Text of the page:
In His service, and yours,
    ~jason

  3. I love your perspective. I would take it a bit further to say that making disciples requires more from the church than only preaching the Gospel. I hate to paint a negative view, but the church is in decline, and I believe it’s because we are focused on converts as our measure of success with the Gospel. Once some is baptized or gets saved, we consider them a disciple and move on to the next guy. While we are sometimes delighted to find that it takes root in these new Christians, more often than not they immediately become consumers who never reproduce themselves. Jesus took a few years to invest in the small group he discipled

    • And shouldn’t that be our M.O. as well? If we are serious about making disciples, we must be concerned with seeing our disciples make disciples, which will require a good bit if intentionality on our part. The end goal can’t be dunking them, but rather teaching them and living life with them to the point that they are truly disciples who will receive that charge as well.
      And how do we do that?

      • We make disciples the same way Jesus did, by investing our lives into theirs. We share life with them outside the church building. We teach, train, rebuke and correct. The reason so many churches avoid this method is because it is time-consuming. Jesus took 3 years to train 12 Apostles (one of whom betrayed Him), but there are those who think they can train twenty in 3 months. Discipleship is time-consuming, but the results are exponential. Great thoughts Stephanie!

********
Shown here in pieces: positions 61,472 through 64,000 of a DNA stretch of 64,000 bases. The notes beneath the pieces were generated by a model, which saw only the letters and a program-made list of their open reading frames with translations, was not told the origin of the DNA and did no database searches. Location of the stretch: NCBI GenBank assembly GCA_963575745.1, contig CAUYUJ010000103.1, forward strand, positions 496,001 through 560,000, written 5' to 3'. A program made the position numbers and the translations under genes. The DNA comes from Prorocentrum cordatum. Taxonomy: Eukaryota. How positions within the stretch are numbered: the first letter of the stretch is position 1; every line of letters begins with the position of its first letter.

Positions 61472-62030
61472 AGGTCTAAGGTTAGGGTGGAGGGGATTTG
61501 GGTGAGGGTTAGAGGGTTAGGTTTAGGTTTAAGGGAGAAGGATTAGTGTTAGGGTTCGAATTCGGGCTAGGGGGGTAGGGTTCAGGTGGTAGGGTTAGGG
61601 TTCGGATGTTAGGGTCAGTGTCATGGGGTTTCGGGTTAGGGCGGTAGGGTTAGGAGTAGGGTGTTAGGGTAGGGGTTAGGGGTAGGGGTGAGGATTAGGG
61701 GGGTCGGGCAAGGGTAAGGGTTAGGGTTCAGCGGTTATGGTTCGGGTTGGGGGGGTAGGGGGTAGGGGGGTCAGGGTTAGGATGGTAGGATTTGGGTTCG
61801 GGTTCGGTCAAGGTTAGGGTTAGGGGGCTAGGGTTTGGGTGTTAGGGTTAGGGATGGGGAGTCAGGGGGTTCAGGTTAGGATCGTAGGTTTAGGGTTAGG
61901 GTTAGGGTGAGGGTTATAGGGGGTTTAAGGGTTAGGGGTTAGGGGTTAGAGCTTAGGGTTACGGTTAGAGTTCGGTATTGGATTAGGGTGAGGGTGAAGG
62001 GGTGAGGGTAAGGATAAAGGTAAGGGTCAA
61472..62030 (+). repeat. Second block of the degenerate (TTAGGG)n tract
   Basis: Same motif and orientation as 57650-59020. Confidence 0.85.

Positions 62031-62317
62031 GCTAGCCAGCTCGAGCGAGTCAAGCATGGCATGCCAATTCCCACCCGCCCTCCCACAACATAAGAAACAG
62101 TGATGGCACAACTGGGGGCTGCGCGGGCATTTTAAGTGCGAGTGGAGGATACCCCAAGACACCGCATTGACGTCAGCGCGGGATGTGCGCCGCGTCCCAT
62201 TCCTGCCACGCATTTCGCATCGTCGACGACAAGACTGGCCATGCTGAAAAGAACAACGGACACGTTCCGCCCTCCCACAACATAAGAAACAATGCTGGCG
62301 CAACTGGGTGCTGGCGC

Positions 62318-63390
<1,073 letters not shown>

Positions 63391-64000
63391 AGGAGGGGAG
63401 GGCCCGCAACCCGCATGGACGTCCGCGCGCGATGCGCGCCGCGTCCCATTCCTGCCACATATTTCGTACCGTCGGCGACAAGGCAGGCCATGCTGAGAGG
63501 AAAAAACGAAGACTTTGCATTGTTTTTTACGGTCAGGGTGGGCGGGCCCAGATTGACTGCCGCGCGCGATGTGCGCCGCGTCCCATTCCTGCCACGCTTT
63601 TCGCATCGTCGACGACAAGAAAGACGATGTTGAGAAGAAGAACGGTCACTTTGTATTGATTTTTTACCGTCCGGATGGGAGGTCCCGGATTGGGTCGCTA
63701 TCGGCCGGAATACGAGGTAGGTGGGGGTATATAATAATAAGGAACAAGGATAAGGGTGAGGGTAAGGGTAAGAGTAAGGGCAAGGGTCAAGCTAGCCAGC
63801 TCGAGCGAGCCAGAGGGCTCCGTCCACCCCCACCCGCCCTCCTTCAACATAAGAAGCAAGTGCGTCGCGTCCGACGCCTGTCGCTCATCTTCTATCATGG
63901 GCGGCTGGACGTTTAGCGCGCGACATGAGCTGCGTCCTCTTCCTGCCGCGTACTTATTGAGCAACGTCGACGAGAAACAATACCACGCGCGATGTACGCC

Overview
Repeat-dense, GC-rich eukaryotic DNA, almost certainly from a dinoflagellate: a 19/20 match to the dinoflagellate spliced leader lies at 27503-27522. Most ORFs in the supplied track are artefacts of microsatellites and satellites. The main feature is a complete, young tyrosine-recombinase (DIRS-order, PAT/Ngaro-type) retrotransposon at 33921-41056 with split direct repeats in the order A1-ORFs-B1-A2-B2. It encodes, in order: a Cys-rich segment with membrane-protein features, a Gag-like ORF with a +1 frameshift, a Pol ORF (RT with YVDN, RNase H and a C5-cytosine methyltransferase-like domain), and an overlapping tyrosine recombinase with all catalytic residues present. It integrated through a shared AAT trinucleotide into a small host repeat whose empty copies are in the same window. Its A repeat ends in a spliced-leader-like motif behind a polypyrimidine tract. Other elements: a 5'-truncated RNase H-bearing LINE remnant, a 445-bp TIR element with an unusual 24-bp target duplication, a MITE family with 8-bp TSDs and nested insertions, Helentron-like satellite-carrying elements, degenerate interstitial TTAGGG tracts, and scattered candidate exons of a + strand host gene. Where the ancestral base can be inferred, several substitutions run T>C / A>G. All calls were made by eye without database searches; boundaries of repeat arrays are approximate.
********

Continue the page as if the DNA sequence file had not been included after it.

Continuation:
4. Amen. Discipleship doesn’t end in the baptistry. It is life-on-life for a lifetime. We are not all of us necessarily called to change the government or public opinion, BUT we are, every one of us, called to change hearts – not by our cogent arguments, but by our changed lives, transformed by the power of the Holy Spirit. That is good news indeed.